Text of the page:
Democrats ready to move ahead on transportation, with or without governor
By Scott Wente
St. Paul Capitol Bureau
ST. PAUL - The Minnesota Legislature's upcoming battle over transportation spending could lack a key element of most Capitol funding decisions: negotiations with the governor.
After more than three years of failing to reach a deal on transportation funding with Gov. Tim Pawlenty and six months since the Minneapolis bridge collapse, top Democratic lawmakers say they will take a different route this year.
The 2008 legislative session convenes Feb. 12, but Democratic-Farmer-Labor Party lawmakers already are working on a road, bridge and transit funding bill and plan to send it to the governor early in the session.
Those ongoing discussions do not involve Republican Pawlenty.
"He's not really a factor," Senate Transportation Chairman Steve Murphy, DFL-Red Wing, said of Pawlenty. "He wants us to compromise to his position; that's not going to happen."
"We're going to pass a bill, the governor's going to veto it and we're going to try to override it," Murphy added.
Pawlenty spokesman Brian McClung said the governor has met with a number of legislators over the past several weeks as the session nears. McClung said the governor has not been talking with Democrats about details of a compromise transportation funding package, but said there is plenty of time for that to occur.
"From our viewpoint, that's a better way to approach it," McClung said, "rather than Democrats just passing a bill that they passed last year, sending it back, going through that machination."
Rep. Bernie Lieder, chairman of the House Transportation Finance Division, said legislators know Pawlenty's position, but they must move ahead to begin dealing with up to $2.4 billion of annual transportation needs.
"We've reached a point where you can't defer any more maintenance," Lieder said.
Several factors will make this year's transportation funding debate - and the outcome - different than the rifts between Pawlenty and Democrats in previous years.
After the Minneapolis bridge collapse six months ago that left 13 dead and more than 100 injured, Democrats and Republicans pledged cooperation to address the state's transportation problems. Pawlenty offered perhaps the biggest concession from his earlier position on transportation funding when he said he would consider supporting a gasoline tax increase for road and bridge projects.
That increase would have to be offset by cuts to other taxes, he said.
Offsetting a gas tax hike is not acceptable because it would require cutting education funding or other budget areas, Murphy said. Democrats plan to push a bill that includes a per-gallon gas tax increase of between 5 cents and a dime, he said. They also want to increase license tab fees, but are considering offering reduced tab fees on new vehicles that are more efficient or run on biofuels, Murphy said.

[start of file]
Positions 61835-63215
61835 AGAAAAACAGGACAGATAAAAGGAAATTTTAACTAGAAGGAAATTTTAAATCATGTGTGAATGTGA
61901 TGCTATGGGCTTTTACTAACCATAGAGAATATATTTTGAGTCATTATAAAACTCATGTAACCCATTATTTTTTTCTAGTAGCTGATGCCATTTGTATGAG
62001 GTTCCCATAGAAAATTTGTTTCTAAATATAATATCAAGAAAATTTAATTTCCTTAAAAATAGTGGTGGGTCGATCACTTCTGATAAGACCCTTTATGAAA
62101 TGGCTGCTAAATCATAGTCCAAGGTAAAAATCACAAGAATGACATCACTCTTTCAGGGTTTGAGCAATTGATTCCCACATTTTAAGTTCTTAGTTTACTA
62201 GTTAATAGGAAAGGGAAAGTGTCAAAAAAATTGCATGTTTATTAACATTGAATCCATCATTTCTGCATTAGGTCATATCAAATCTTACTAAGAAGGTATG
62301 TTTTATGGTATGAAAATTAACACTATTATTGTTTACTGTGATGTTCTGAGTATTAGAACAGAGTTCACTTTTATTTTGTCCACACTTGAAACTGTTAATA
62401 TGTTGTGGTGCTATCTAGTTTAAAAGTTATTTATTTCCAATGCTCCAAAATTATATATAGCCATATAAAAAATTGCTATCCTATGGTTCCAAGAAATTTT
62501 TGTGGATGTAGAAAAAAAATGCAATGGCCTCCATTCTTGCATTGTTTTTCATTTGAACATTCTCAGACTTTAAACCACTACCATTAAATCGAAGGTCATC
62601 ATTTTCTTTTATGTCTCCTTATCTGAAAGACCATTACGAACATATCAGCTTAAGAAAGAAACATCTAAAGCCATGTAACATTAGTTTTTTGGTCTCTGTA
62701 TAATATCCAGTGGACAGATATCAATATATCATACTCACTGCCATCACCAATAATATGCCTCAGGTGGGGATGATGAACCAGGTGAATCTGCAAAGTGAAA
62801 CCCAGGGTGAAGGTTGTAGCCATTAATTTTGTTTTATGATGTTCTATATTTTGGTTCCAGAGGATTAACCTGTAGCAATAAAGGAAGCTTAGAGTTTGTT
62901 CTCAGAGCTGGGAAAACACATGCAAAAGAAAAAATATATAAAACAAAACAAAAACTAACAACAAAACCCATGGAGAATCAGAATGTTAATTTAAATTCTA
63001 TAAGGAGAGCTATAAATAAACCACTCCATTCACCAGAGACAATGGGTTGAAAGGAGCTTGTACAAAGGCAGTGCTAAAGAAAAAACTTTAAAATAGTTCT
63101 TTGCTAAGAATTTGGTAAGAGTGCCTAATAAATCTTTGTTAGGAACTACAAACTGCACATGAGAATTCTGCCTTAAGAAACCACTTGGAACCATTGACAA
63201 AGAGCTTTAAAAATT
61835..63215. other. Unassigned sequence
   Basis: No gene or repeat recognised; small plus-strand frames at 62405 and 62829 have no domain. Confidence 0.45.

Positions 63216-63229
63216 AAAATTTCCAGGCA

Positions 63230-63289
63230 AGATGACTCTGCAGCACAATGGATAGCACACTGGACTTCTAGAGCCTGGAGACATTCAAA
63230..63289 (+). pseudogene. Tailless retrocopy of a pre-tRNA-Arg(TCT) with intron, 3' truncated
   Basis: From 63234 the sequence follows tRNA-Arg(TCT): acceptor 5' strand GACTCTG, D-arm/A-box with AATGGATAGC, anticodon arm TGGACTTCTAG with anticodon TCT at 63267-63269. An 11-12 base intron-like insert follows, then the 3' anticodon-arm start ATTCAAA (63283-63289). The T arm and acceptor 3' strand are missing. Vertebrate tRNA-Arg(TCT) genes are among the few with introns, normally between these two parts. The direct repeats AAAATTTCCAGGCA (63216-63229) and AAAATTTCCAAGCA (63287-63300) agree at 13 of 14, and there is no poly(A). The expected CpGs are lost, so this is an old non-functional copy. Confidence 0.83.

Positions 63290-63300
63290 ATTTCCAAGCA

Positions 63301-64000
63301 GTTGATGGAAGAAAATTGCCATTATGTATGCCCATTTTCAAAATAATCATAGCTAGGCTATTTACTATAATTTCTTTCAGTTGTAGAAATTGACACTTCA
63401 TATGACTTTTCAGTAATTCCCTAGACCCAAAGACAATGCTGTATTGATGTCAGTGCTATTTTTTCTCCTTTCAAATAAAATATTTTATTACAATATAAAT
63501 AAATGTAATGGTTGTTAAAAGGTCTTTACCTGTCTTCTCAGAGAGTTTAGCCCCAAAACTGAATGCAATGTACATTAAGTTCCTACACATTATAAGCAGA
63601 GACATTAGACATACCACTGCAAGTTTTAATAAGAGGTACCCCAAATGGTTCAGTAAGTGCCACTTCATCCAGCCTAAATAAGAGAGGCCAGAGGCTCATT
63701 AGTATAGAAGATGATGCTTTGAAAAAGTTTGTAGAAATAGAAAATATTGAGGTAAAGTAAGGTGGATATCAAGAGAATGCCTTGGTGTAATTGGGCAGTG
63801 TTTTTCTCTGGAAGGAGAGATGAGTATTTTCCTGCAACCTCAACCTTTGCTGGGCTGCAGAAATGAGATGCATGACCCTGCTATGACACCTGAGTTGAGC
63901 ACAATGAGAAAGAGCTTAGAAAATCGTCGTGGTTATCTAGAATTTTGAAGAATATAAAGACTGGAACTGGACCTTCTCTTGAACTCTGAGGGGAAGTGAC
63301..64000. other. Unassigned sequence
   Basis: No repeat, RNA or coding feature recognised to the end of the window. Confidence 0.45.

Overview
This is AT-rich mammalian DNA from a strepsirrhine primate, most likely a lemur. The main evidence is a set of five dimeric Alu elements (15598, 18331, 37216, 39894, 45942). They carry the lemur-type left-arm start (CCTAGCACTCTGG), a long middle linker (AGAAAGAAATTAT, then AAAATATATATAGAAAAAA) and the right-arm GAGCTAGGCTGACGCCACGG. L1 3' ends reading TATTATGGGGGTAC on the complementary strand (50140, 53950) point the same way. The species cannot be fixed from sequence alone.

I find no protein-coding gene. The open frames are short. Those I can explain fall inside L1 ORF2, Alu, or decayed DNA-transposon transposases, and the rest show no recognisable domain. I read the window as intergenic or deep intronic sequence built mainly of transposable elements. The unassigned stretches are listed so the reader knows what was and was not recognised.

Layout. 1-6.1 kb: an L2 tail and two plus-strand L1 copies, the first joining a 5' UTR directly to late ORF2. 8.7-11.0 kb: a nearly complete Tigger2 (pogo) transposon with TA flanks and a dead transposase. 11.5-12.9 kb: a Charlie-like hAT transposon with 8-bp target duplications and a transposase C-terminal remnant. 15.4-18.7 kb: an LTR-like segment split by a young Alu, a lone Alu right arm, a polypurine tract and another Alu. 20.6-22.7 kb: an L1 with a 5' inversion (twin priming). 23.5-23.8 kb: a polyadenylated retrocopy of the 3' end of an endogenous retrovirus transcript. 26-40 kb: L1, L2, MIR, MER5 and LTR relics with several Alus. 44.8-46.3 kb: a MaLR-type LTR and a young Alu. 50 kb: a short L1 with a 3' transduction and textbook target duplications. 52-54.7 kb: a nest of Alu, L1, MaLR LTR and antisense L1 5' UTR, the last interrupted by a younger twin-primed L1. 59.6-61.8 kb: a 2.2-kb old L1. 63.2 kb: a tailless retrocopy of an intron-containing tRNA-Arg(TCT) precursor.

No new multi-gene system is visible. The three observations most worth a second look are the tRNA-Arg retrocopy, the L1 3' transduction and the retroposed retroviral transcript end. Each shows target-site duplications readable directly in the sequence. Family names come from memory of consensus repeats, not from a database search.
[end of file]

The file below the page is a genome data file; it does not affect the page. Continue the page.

A sales tax increase in the Twin Cities area to pay for transit also will be in the DFL plan and it will not be tied to a voter referendum, Murphy said.
"It if was good enough for the Twins stadium, it's good enough for transit," Murphy said, referring to Pawlenty's support for a Hennepin County sales tax hike that helped to pay for the new baseball park.
Pawlenty said Democrats' expensive transportation wish list makes an agreement difficult.
"There's a lot of people in the Legislature and on our side who want to get something done," he said, "but when you throw in this whole bucket of transit issues and how big the other tax increases have to be ... that gets to be exponentially more complex and more controversial."
The consensus Pawlenty and lawmaker vowed to reach after the Minneapolis bridge collapse is difficult to find as the legislative session nears.
Pawlenty's "hard stance has kind of taken him out of the debate," House Majority Leader Tony Sertich, DFL-Chisholm, said.
"Since the beginning, he's been the roadblock and he's consistently, I think, taken himself out of the negotiations, but if he's willing to enter back in we're always willing to listen," Sertich continued.
McClung said: "We're willing to back off of our long-held position against any tax and then we would expect them to reciprocate."
Legislators and the governor may be in the midst of a raging transportation debate - from bridge safety to road problems to transit issues - but it may not be a priority for most Minnesotans.
A poll by Minnesota Public Radio and the University of Minnesota's Humphrey Institute for Public Affairs ranks transportation fifth among the state's most important problems for the 917 people polled.
Also, the poll concluded that 49 percent of respondents support a nickel-per-gallon gas tax hike; the same number disapproved of that.
A recent decision by the Minnesota Chamber of Commerce to support a 7.5-cent-per-gallon gas tax hike also could change the dynamic at the Capitol this year. Previously, the influential business group backed only a nickel-per-gallon increase.